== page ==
For the last few years, I have been researching locations near my home that seemed to have historical significance re farming, the Oregon Trail, early settlers, neighborhood developments. Names like Guisto, Zimmerman and Wilkes had come to the forefront. I had come across these pioneers’ grave sites in nearby ‘Pioneer’ cemeteries.

My fascination with cemeteries and photography is partly imagery and imagination, but also the historical questions of who, why, how etc.

william wilkes marker This marker for William Wilkes has been particularly interesting to me. I live in the Wilkes neighborhood. I have Wilkes Creek in my back yard, burbling downhill toward the Columbia River. I did a little research on William Wilkes and one thing lead to another….the marker for a dead pioneer child near Wilkes Elementary School. I recalled this marker, but never gave it much thought until recently.

memorial plaque swittersb
A rock sets in a back street setting, adjacent to I-84 and in close proximity to the old Oregon Trail, the current Wilkes Elementary School and to where the little girl was originally buried.

“…..Mrs. Sales states that her father Mr. Doc Hartley, a pioneer to Oregon in 1846, and who lived in the area, told her about the people who came late one evening and camped by their spring. Their little girl, about eleven years old, was very sick. The father and mother of the child had only one team of horses and a wagon. The child died during the night and was buried the next day. Mrs. Sales’ mother helped care for the child and her father helped make the coffin and dig the grave.”

Mem plaque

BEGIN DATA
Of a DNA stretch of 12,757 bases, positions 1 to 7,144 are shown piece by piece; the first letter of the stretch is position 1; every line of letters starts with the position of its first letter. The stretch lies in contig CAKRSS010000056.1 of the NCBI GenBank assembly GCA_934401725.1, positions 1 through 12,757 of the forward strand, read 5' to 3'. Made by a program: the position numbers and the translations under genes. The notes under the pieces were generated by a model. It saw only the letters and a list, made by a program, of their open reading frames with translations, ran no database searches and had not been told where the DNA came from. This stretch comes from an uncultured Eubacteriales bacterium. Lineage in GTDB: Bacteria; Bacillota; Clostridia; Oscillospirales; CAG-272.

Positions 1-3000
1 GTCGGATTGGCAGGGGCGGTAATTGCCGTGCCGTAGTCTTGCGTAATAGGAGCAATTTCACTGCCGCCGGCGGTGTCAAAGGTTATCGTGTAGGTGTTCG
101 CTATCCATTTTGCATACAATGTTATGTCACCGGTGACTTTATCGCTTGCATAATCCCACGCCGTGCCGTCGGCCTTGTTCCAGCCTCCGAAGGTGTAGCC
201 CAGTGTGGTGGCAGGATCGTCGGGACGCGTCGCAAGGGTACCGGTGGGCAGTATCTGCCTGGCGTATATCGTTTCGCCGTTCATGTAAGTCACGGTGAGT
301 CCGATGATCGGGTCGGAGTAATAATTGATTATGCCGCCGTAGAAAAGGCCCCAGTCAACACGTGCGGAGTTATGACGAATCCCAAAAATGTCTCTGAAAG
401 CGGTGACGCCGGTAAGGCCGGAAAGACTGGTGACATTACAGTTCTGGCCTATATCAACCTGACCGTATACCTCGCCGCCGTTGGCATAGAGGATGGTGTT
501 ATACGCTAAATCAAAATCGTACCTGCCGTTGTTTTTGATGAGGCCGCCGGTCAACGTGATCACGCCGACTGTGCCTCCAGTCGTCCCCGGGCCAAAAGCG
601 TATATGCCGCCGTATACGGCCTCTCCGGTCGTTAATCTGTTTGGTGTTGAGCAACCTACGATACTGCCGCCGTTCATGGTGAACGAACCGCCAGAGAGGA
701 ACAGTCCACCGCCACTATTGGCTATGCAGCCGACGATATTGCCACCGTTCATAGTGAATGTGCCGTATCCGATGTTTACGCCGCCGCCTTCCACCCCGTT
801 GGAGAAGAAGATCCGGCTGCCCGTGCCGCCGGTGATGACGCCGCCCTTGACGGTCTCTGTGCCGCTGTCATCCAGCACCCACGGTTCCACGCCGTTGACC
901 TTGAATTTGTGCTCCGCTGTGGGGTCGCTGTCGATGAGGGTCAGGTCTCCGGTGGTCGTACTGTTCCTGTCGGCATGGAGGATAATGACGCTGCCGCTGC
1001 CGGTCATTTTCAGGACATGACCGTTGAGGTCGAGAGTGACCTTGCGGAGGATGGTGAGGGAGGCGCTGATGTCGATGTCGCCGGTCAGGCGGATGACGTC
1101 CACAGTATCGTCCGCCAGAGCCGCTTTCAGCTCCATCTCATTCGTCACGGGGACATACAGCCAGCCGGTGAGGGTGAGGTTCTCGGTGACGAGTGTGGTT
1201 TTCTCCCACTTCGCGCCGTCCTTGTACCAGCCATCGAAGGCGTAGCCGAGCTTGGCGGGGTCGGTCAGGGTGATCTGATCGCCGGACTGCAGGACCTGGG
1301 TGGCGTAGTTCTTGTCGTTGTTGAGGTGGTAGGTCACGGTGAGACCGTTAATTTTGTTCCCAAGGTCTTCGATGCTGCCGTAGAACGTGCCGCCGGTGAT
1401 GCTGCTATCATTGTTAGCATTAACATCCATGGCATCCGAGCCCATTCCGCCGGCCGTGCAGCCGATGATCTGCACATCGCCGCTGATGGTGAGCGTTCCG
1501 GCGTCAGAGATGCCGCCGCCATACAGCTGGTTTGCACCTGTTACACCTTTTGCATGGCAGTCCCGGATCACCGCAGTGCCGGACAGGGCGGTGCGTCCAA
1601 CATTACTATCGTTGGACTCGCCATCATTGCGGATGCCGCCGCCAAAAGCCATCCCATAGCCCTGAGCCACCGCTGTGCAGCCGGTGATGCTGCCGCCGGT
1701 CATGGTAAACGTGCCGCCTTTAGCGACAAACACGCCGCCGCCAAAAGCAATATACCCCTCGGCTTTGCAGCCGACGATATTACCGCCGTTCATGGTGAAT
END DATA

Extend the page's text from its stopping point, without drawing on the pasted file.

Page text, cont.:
As sometimes happens in these events, where the little girl was buried is not where this boulder and memorial plaque now stands. She died nearby and was buried to the North near the Freeway/Union Pacific Railroad right of ways. When construction demands bumped up against the gravesite, a nice outcome was a marker was created and moved South to its present location to memorialize the little girl, the Pioneers and history in the area.

“The school children soon learned of the little pioneer grave near the school house, and their young hearts ached for the little one, so all alone. During the summer months, the children of Paulus & Helen Benter Fisher kept the grave bright with flowers. The grave soon acquired a small white picket fence. Through the years the children of the school would place flowers on the grave on Memorial Day. The child has never been forgotten.” (Information Source)

memorial rock

“In 1949, Lee Mathews, a former student of Wilkes School, and a member of the Children of the American Revolution became concerned that the gravesite would be destroyed during construction of the Banfield Expressway (Interstate Highway 84), and wanted to see the site marked permanently. This process took ten years with a temporary marker placed in 1953, shortly before the highway was completed. The Union Pacific Railroad having acquired ownership of the land, gave the land to the Children of the American Revolution. This organization donated the site to the State of Oregon. To mark the site, the railroad hauled in a large rock from Starvation Creek on the Columbia River. Finally, on May 22, 1955, a bronze plaque was mounted on the rock as a permanent marker, and was dedicated.

In 1989, the Children of the American Revolution was contacted and informed that the construction and widening of I-84 would make the site inaccessible for maintenance or visitation. Many interested people and the State Highway Department formed a plan to move the rock, with its plaque, to its present day location.”

old wagon wheelxIn this day of revisionist history writing, it is a good thing that there still exists a fleeting glimpse of history. The outing to the cemetery for photographs lead to finding William Wilkes grave and further enquiries lead to the little girl’s memorial marker and a glimpse at grief, loss and the Oregon Trail. Such a loss as they neared the end of the trail’s long journey. I can’t imagine.

o trailI guess I should include a map of the trail as many people that visit here aren’t familiar with the trail’s routes.